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Was the US Right to Revoke Oppenheimer's Security Clearance? Both Sides

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Christopher Nolan’s blockbuster biopic “Oppenheimer” has presented audiences with a sympathetic portrait of a legendary physicist, Julius Robert Oppenheimer, who directed America’s atomic bomb project during World War II and then suffered humiliation when U.S. officials unjustly stripped him of his security clearance amid the anti-communist hysteria of the early Cold War.

More than a month after its theatrical release, “Oppenheimer” has carried its message to an enormous global audience. Through Tuesday, the film had grossed an astonishing $777.9 million worldwide, including $299.2 million domestically.

In light of this success, the film’s pro-Oppenheimer narrative appears safely ensconced in the public mind. But should it be?

How might an ordinary viewer with a reasonable understanding of history reach the conclusion that U.S. officials acted properly in 1953-54 when they suspended and then revoked Oppenheimer’s security clearance?

Earlier this month, Ben Shapiro released a review of the film that encapsulated much of the historical argument against Oppenheimer. According to Shapiro, U.S. officials had good reason to regard Oppenheimer as a security risk.

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Shapiro did not categorize his assertions. Nor did he elaborate on some of them. Nonetheless, it might be useful to identify his basic arguments and address them one at a time.

First, Shapiro noted that Oppenheimer was “deeply embedded in and surrounded by tons of communists.”

This both overstates and understates the case. Oppenheimer surrounded himself not only with communists, but with Communists.  The lowercase variety merely supported leftist goals and sympathized with aspects of Marxist ideology. In the 1930s, an era of deep economic depression and rising fascism, many liberals flirted with communistic ideas and causes.

Uppercase Communists, on the other hand, joined the Communist Party and submitted to party discipline. There is no evidence that Oppenheimer ever joined the party, but many around him certainly did. Jean Tatlock, Oppenheimer’s emotionally troubled lover, joined the Communists. So did his brother and sister-in-law, Frank and Jackie Oppenheimer.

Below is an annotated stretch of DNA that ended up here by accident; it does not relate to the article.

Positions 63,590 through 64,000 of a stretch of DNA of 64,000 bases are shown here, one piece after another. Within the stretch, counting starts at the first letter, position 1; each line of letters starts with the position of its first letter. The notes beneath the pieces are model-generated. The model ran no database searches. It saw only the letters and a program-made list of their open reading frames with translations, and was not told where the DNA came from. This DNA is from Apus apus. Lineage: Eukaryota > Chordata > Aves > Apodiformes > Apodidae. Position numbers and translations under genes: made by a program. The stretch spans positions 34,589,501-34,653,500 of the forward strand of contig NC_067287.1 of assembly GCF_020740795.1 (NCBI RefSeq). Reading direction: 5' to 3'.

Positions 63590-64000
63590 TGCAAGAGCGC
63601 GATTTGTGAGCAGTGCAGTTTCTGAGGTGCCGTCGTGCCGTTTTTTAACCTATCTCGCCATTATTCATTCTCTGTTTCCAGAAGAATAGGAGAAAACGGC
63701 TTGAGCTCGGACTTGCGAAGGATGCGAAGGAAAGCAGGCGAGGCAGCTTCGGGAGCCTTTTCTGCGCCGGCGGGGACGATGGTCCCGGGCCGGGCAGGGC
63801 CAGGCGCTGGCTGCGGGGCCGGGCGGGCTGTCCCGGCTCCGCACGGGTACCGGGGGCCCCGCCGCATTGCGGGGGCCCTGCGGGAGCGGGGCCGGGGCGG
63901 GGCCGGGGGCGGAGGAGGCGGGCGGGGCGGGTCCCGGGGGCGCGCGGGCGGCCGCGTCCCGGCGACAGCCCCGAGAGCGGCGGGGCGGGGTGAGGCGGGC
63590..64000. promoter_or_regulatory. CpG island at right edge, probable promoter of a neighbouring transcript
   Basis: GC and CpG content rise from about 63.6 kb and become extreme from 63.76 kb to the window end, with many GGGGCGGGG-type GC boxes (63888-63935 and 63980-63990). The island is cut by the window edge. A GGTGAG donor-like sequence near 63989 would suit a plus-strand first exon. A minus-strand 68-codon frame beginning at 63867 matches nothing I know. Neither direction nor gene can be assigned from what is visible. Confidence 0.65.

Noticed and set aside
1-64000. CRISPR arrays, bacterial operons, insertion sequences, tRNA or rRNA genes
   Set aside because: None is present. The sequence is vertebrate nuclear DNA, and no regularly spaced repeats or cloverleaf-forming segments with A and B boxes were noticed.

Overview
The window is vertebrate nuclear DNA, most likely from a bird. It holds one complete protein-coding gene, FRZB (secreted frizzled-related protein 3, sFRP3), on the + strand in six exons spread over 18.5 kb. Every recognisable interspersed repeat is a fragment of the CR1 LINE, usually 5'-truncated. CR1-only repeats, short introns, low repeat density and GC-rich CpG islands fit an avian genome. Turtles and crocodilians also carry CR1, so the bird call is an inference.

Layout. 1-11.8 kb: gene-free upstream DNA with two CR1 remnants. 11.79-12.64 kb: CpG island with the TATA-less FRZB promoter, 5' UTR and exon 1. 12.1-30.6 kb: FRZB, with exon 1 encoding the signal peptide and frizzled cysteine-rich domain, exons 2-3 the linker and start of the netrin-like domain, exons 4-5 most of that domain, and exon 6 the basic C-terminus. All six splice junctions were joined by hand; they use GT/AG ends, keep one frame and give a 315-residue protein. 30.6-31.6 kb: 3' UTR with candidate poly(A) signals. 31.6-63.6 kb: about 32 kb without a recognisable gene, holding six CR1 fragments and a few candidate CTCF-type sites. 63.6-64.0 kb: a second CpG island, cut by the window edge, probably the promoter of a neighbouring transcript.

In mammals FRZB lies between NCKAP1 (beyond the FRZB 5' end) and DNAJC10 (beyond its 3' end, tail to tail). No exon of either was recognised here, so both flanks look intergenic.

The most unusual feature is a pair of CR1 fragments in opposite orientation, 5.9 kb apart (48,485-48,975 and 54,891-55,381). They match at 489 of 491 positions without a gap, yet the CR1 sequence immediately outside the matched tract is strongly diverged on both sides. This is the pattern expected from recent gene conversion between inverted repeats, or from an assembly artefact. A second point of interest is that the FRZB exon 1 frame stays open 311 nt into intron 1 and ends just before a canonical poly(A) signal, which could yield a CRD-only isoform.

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The reality remains complicated, however, because Tatlock, Frank, Jackie and Oppenheimer’s other Communist friends do not appear to have submitted themselves to party directives originating with Moscow. In this sense, too, the line between communist and Communist was quite blurry in the 1930s.

Second, Soviet spies infiltrated the Los Alamos atomic laboratory during Oppenheimer’s directorship between 1943 to 1945.

This is true. Scientists Klaus Fuchs and Ted Hall actively spied for the Soviet Union. Apologists might answer that the Soviets and Americans functioned as allies during the war. The espionage, however, did occur, though no evidence exists to suggest that Oppenheimer knew about it.

Third, scientists as a group were surprisingly and alarmingly sympathetic to communism.

This represents Shapiro’s strongest point as it pertains to the security-clearance question. At the University of California-Berkeley alone, Oppenheimer mentored a number of scientists who either harbored communist sympathies or joined the Communist Party.

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At first glance, this might seem like an addendum to the first argument of guilt by association. After all, scientists may harbor whatever opinions they choose.

Shapiro noted, however, that scientists have no moral authority in their capacity as scientists. Thus, they have no special claim to affect policy. Oppenheimer, in fact, often acknowledged as much.

In his 1961 Farewell Address, President Dwight Eisenhower warned the nation against allowing a “scientific-technological elite” to wield disproportionate influence. Shapiro regarded this broader sentiment as part of the case for revoking Oppenheimer’s security clearance.